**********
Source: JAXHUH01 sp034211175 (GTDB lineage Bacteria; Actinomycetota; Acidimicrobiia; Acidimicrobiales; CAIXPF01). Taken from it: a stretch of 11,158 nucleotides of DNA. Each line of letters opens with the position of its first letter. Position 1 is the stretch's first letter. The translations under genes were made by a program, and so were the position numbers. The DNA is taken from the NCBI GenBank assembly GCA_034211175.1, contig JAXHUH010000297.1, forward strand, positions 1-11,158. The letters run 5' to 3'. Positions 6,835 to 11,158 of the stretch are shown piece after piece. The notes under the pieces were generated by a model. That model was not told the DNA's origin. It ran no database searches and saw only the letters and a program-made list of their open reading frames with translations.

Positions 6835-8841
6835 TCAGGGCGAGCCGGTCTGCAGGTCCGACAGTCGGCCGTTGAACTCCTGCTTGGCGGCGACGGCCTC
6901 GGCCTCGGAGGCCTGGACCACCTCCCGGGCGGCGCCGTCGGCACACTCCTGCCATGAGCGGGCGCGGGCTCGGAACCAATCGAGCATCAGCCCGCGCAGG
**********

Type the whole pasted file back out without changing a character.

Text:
Source: JAXHUH01 sp034211175 (GTDB lineage Bacteria; Actinomycetota; Acidimicrobiia; Acidimicrobiales; CAIXPF01). Taken from it: a stretch of 11,158 nucleotides of DNA. Each line of letters opens with the position of its first letter. Position 1 is the stretch's first letter. The translations under genes were made by a program, and so were the position numbers. The DNA is taken from the NCBI GenBank assembly GCA_034211175.1, contig JAXHUH010000297.1, forward strand, positions 1-11,158. The letters run 5' to 3'. Positions 6,835 to 11,158 of the stretch are shown piece after piece. The notes under the pieces were generated by a model. That model was not told the DNA's origin. It ran no database searches and saw only the letters and a program-made list of their open reading frames with translations.

Positions 6835-8841
6835 TCAGGGCGAGCCGGTCTGCAGGTCCGACAGTCGGCCGTTGAACTCCTGCTTGGCGGCGACGGCCTC
6901 GGCCTCGGAGGCCTGGACCACCTCCCGGGCGGCGCCGTCGGCACACTCCTGCCATGAGCGGGCGCGGGCTCGGAACCAATCGAGCATCAGCCCGCGCAGG